Why is My Refrigerator Leaking Inside?
When you open the door to your refrigerator, you are expecting your goods to be safely cooled inside. But if you open the door and find excess moisture or pools of water, you’ll be left asking: “Why is my refrigerator leaking inside?” There are many reasons for a leaking fridge and many reasons for water to collect inside the unit. This home problem can be hard to approach, as it will not necessarily be an emergency (your fridge still works) but it can lead to water leaking outside of the fridge as well, damaging your home.
This guide will help you understand the causes for a refrigerator to be leaking inside and will offer some handy solutions that might help you if your refrigerator is leaking.
Don’t Let Your Trickle Become a Flood
Modern refrigerators are efficient appliances that don’t usually give an owner problems for many long years of use. A common sign of problems, however, is water leaking inside the refrigerator cabinet. This can be an alarming problem, as even just a little bit of water getting out of your fridge can cause major damage to your floor, walls, or more. Don’t wait until the leak in your refrigerator becomes a more serious problem: address it while the leak is still just a little leak.
Blockage of Defrost Drain
The most common cause for a refrigerator to be leaking inside is a blocked defrost drain. This should be the first remedy that any handy home owner attempts, as it is not a serious or difficult maintenance task, and it can often solve the problem right away.
Refrigerators have defrost drains that help channel water from the freezer to a drain pan during a defrost cycle. This is a normal occurrence, but the amount of water draining is minute and constantly evaporated by the condenser fan in the refrigerator. If the drain is blocked by ice or food products, however, it cannot function properly and may cause water to leak or pool inside the refrigerator.
Prepare to Unblock the Drain
First, take everything out of your freezer so you can visually inspect the area and the defrost drain. Be sure that the area is basically clean, and that there isn’t too large a build-up of ice or frost. You can store your freezer goods in a cooler, or wrap them in a towel until you’re done. If you are having trouble locating the defrost drain, consult your owner’s manual for specific locations and parts.
Remove the Drain Cover
Next, disconnect the power from the refrigerator while you service it. This will allow the freezer to warm, and for any ice blocking the defrost drain to melt and drain off as it should. You should also remove any grate or cover over the defrost drain. Again, your owner’s manual should be able to help you locate the exact location, and even instruct you on how to remove the drain cover or grate. If you’re having trouble removing the cover, don’t force it right away. It could be frozen on, and you should wait until the freezer defrosts to proceed.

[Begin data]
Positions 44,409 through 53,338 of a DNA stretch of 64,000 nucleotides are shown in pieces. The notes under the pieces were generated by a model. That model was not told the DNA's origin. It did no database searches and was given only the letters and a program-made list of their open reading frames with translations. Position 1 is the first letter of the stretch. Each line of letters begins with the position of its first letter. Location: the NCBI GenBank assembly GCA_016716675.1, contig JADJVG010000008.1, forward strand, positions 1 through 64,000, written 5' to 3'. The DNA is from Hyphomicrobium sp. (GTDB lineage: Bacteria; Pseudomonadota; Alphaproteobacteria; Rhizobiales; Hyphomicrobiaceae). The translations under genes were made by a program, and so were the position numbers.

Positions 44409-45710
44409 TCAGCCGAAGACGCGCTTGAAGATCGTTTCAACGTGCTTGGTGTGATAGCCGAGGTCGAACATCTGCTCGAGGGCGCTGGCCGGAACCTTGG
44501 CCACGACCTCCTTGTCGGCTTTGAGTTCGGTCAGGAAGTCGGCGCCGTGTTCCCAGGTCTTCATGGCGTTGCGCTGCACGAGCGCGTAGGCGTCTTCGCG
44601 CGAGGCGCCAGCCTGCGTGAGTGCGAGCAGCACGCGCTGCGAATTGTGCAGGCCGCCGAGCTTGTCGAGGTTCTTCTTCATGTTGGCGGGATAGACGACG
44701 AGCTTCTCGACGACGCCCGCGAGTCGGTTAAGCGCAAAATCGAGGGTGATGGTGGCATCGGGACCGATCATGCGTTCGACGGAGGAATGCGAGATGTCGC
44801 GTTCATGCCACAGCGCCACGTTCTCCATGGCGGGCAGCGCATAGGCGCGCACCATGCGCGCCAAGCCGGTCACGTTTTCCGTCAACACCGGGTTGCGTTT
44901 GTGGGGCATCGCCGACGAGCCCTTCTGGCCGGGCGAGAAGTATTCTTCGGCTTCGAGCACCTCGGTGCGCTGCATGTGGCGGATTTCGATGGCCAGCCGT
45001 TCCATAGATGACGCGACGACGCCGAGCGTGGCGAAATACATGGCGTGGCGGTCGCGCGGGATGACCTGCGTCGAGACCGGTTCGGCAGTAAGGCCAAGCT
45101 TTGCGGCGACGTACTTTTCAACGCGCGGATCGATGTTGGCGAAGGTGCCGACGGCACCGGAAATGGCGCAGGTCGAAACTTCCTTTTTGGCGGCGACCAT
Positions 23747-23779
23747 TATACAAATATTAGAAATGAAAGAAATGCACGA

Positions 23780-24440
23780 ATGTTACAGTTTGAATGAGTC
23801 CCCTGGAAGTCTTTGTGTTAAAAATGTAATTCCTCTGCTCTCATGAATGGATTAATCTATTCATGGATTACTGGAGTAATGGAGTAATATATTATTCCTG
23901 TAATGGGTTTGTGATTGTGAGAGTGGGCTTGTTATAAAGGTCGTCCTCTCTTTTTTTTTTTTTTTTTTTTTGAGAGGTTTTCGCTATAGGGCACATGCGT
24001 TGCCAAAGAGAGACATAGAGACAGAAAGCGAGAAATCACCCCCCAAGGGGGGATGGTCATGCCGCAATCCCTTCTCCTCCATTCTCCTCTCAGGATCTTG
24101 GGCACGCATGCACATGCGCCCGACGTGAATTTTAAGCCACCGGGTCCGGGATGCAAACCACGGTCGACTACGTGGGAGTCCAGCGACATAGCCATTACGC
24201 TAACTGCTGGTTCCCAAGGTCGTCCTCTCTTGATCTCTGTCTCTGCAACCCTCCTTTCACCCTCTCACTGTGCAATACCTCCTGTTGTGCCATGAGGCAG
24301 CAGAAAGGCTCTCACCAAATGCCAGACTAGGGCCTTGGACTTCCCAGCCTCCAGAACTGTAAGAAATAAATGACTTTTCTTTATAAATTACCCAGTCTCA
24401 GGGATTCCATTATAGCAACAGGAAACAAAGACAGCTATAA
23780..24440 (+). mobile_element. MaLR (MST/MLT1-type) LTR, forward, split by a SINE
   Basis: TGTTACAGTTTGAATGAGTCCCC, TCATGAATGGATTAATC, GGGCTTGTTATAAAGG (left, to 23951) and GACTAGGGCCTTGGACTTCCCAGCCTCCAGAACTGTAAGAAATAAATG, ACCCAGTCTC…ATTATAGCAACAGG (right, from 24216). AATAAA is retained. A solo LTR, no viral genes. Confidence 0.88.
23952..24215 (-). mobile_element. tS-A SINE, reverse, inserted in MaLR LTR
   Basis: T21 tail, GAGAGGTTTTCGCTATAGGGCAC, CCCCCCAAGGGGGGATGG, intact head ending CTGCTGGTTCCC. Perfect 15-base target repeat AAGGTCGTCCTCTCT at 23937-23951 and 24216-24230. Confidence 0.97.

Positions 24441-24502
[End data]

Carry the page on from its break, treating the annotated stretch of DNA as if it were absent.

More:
A Stubborn Cover
A next step to take, if your cover or grate is not coming off, is to use a warm cloth or ice pack to help defrost the area around the cover. Place the warm cloth or compress on or near the drain cover, and remove it to reheat as necessary. This can help speed along the defrost process and might be a good preliminary measure in clearing your drain, too. Once you’ve warmed the area up, see if you can remove the cover.
Flushing the Drain
Finally, once the cover is off of the defrost drain, you can begin to inspect the drain itself. Check for blockages of food or ice, first. If you don’t see any evident debris, use warm water to flush the drain out. You can use a funnel, small measuring cup, or even a turkey baster to get the water as close to the drain opening as you can, without spilling too much around the interior of the freezer. Perform the flush a few times. If you look and can see physical debris remaining after the flush, consider using a thin object like a wire, guitar string, or piano wire to probe the inside of the drain hole for any physical debris. Once you check for physical blockages, try draining warm water through the drain again.
Fix Up Your Fridge
If the cause for your refrigerator leaking inside was a clogged or blocked defrost drain, then this guide should have helped you clear up your problem. Replace all items into your fridge, plug it back in, and monitor the leak situation for the next few days to see if you’ve solved your problem.
We hope this guide helped you find the problem and fix your leaky refrigerator. If you feel like you need professional refrigerator repair services, give us a call.